The novelist Sinclair Lewis is little read nowadays, even though he was the first American to win a Nobel Prize for literature. From what I can recall, he was hardly a great stylist, but he did have a knack of being at one and the same time a snooty critic of and naïve enthusiast for the Zeitgeist. In one of his novels, Arrowsmith, an old German professor gives a paean to scientists as the only true seekers after truth:
“The normal man, he does not care much what he does except that he should eat and sleep and make love. But the scientist is intensely religious--he is so religious that he will not accept quarter-truths, because they are an insult to his faith. He wants that everything should be subject to inexorable laws… He is the only real revolutionary, the authentic scientist, because he alone knows how liddle he knows.”
Much of that respect lingers on. Thundering “The Science Has Spoken” is a common way of cutting off debate on public policy issues like evolution in schools, climate change and stem cell research. However, unknown to Sinclair Lewis’s epigones, many thoughtful scientists are worried about the progress of science. Even though the scientific method is universally accepted as one of mankind’s greatest achievements, it has been bruised by the all-too-human failings of scientists themselves: greed, aggression, fraud, and so on.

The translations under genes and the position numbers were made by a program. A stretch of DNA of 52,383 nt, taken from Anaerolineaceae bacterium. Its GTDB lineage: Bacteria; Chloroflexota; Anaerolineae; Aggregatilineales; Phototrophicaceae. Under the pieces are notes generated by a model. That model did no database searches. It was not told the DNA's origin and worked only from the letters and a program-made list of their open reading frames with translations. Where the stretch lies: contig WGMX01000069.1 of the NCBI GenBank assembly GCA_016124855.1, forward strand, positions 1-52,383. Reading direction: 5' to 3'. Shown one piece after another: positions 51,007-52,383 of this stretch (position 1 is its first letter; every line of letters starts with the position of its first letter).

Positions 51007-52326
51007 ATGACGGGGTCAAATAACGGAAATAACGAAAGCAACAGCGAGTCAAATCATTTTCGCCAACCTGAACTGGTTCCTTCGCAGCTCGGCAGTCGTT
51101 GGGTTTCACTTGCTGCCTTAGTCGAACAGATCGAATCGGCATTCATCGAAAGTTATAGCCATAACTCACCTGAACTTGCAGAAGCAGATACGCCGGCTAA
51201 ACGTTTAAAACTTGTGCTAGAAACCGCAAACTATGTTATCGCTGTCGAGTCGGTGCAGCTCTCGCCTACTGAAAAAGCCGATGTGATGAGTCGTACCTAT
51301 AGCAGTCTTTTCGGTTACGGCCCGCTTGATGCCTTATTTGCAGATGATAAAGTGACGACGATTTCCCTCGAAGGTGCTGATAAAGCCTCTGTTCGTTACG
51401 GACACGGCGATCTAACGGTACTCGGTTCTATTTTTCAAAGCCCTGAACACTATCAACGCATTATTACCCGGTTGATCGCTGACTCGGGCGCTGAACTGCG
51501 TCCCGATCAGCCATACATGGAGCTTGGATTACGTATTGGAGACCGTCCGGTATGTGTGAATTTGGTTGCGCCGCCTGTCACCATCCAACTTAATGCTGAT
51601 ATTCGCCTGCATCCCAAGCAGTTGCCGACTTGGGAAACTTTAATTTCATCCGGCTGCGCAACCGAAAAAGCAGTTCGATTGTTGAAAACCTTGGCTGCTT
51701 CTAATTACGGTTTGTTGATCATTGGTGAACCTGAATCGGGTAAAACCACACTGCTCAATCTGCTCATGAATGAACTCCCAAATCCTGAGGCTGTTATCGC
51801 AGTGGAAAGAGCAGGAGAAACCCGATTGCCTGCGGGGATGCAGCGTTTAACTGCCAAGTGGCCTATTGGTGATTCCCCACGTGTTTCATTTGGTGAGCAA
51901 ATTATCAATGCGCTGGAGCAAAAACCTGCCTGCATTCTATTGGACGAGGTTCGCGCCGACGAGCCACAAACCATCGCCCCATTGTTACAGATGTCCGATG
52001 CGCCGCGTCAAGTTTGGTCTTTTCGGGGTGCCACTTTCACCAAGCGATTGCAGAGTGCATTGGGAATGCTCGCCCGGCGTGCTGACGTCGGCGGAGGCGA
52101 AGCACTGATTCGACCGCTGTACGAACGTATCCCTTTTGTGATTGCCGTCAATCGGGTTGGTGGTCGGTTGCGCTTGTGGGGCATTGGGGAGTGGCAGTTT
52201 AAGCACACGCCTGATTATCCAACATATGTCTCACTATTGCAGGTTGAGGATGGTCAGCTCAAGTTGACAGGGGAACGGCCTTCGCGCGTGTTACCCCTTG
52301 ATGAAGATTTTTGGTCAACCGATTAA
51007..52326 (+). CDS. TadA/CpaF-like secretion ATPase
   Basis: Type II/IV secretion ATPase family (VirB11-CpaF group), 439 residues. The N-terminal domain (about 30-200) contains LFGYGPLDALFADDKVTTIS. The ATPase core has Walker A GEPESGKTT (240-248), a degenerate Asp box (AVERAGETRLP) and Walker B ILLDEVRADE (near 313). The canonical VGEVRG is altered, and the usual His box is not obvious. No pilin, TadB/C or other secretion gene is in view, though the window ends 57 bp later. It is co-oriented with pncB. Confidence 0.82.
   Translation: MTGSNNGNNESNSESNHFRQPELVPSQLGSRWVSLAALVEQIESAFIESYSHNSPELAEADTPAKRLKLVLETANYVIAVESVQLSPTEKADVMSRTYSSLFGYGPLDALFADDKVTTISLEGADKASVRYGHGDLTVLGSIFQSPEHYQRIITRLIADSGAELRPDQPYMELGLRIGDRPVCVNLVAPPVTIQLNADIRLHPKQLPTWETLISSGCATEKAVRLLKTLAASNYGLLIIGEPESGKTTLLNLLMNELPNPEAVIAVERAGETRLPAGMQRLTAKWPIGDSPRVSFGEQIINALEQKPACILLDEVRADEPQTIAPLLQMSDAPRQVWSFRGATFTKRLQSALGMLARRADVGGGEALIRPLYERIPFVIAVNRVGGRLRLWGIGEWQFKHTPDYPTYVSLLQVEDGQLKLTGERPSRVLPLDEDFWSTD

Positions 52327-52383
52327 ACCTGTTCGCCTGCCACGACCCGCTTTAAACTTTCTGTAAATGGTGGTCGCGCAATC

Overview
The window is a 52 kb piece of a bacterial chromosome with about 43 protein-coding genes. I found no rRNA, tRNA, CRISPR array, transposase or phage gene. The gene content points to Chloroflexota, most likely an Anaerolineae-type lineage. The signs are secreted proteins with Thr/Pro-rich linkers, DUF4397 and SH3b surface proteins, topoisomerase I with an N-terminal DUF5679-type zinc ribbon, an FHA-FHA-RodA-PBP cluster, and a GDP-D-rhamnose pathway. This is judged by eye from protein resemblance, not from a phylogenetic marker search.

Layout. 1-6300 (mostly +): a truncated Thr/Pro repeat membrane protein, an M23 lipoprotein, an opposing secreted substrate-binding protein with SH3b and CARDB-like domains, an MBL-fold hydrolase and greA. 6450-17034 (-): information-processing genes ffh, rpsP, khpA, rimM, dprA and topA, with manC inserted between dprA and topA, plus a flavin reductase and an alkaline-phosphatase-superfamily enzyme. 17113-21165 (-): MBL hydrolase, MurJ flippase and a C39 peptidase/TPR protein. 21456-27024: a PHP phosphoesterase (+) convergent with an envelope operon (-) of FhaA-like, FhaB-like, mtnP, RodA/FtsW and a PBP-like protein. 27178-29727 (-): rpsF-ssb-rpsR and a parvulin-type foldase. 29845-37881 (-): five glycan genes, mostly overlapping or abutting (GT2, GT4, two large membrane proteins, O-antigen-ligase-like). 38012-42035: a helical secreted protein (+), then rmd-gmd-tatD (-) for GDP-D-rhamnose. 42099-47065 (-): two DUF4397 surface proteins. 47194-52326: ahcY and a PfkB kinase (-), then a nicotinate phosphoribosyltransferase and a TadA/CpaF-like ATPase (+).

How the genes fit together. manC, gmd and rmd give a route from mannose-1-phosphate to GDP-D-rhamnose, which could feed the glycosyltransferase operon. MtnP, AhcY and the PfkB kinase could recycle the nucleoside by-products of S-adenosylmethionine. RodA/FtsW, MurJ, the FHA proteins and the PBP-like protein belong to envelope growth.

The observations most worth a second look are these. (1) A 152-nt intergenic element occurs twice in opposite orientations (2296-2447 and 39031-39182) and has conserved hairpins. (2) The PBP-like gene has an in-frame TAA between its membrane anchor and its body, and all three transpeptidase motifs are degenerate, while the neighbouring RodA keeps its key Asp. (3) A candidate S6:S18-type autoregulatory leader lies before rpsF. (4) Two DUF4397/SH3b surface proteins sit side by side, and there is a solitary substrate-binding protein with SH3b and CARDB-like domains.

This week we report on alarm bells being rung in the scientific establishment. The implications for bioethical debates are pretty obvious. We should bow to science but we need not kowtow when research seems to support unethical behaviour.
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